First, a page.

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Re: zuhanden/vorhanden Re: [xmca] When does an action begin and end?

To make another connection: Maybe we could correlate this with the difference, in Dewey's terms, between being engaged instrumentally with something (the tool) in our response to a problematic situation, versus our engagement with that same thing (tool) when IT BECOMES the problematic situation.

Also, it strikes me that there may be a problem with the terminology.
"zuhanden" is translated as "ready-to-hand"
"vorhanden" is translated as "present-at-hand"
I don't think the problem is in the translation, but in the original terminology. Not wanting to presume to correct H on his own thinking, I wonder if it would not be more apt to counterpose "Zuhandenheit" with something that would translate more as "present-to-mind" or "present-to-attention" or "present-to-consciousness" (while of course taking care to avoid using "mind" in a Cartesian sense).

What do you think?

On Tue, 18 Aug 2009, Tony Whitson wrote:

"Broken tools" is not the central idea, it's just the lead example.

Heidegger would say we can use tools zuhanden-ly without (in the context of this thread) being "conscious" of them in the same way as when we think about them as vorhanden -- like a scientist engaged not in using it, but in theorizing about it. When a tool stops working, then we shift attitude from using it in its Zuhandenheit to attending to it consciously in its Vorhandenheit. The broken tool is just the classic example in H, but I think the concepts might apply also to the Zuhandenheit of the printed words when reading for the meaning, versus the Vorhandenheit of the printed text when it, for whatever reason, becomes the focus of conscious attention.

I don't want to say more about this since others on this list are so much more knowledgeable than I am about Heidegger.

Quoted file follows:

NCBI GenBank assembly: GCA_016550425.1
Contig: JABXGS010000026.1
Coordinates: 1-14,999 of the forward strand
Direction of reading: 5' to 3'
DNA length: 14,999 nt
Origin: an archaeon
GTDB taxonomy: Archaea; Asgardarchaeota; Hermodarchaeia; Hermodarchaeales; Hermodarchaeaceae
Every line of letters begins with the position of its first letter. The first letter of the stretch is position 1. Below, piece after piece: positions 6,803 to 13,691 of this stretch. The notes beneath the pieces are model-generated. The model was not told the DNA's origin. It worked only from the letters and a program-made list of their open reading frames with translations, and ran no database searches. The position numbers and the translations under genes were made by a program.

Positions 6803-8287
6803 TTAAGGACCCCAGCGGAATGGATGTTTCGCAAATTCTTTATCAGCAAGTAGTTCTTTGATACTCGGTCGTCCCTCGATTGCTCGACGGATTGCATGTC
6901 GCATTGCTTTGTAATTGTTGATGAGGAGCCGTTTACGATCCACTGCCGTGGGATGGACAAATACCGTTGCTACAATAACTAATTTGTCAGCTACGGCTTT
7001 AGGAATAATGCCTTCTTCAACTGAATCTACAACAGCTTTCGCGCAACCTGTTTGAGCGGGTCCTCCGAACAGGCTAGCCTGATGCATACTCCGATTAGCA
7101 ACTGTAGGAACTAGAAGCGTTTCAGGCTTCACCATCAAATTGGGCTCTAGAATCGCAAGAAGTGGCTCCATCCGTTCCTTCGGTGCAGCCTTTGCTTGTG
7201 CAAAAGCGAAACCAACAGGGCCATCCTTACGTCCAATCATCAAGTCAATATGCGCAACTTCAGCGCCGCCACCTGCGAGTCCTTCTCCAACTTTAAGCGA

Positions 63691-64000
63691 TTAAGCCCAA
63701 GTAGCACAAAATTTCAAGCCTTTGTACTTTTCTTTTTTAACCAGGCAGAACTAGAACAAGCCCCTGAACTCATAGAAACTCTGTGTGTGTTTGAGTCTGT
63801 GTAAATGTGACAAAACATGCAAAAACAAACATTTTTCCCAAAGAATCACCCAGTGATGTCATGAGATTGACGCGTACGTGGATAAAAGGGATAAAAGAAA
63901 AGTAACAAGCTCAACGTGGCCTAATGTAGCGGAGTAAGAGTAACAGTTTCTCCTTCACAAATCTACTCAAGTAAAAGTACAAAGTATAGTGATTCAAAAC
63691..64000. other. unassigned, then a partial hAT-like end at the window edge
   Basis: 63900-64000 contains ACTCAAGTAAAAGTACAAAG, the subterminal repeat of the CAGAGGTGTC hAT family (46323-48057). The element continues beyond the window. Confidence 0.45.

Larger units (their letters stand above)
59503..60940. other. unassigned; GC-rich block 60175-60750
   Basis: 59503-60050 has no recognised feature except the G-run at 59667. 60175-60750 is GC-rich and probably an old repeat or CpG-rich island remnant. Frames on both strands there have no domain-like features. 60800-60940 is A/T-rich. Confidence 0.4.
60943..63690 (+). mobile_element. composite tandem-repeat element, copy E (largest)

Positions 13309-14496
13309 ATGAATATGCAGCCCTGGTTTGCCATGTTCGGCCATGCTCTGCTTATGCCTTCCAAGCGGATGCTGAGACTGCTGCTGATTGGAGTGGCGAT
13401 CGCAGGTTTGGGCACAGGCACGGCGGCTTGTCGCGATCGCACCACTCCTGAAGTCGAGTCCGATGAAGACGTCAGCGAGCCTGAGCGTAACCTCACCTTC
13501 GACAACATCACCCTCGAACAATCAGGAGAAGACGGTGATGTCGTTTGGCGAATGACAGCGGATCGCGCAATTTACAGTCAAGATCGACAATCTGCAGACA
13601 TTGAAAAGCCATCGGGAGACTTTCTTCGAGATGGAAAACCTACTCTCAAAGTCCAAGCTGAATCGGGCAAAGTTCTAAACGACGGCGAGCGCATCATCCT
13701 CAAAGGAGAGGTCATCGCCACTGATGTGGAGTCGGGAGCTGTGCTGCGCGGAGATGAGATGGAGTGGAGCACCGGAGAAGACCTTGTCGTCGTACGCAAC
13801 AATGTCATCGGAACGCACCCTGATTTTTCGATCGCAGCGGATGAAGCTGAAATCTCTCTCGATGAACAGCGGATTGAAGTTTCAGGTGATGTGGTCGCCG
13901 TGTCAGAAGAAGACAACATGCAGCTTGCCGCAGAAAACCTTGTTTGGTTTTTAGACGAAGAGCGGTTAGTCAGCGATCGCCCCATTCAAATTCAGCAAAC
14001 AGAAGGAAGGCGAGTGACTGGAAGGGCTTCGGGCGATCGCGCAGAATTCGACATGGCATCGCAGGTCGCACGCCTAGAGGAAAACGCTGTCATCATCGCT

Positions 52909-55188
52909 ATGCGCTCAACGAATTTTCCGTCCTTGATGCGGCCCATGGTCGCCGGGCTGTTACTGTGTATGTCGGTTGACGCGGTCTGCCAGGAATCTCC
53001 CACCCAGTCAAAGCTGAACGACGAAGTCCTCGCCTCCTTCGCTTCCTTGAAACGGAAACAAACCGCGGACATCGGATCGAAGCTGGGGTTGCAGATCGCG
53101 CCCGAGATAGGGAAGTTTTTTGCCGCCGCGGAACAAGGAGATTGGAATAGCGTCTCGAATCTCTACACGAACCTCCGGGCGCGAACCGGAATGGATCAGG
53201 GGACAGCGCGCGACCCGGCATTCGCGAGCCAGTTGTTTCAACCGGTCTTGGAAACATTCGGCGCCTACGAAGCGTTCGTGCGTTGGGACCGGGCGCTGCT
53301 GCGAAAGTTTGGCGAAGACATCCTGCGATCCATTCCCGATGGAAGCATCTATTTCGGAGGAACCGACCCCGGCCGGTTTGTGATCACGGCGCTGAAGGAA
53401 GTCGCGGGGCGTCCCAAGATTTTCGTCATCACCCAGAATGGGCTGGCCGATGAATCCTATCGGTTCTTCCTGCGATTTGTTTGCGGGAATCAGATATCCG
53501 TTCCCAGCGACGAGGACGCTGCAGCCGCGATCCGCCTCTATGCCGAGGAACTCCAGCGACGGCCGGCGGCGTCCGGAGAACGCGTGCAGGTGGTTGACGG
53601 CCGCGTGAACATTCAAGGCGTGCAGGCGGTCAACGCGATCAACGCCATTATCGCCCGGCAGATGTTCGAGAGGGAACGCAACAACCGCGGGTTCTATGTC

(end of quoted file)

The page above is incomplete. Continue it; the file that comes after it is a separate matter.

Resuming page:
I don't know much about reading instruction, but I do know absolutely how it was in my Chinese classes. It was in the third year class that we could read texts in Chinese characters aloud at a reasonable pace. When others were reading aloud, I could follow the text with understanding. When I was the one reading aloud, I was one of the more proficient lectors in the class; but when I reached the end of my reading I could say nothing about what I had just read.

On Tue, 18 Aug 2009, Mike Cole wrote:

Sorry this came to me via gmail in two disparate threads.
So Andy IS talking about operations-actions.
Tony asks about broken tools, which, in a way, typos are.

To put a tiny bit more flesh on my questions about consciousness. A standard
procedure in my college classes when issues of
reading instruction come up is to ask a student to read a passage from the
assigned readings out loud. Sans typos, the standard
reaction, even with text that student can discuss pretty well, is that the
person who reads out loud cannot say anything about the
content of the paragraph read.

What does this mean for the discussion of consciousness?
Why is reading aloud a standard practice in reading instruction classrooms?

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Tony Whitson
UD School of Education
NEWARK  DE  19716


"those who fail to reread
 are obliged to read the same story everywhere"
                  -- Roland Barthes, S/Z (1970)
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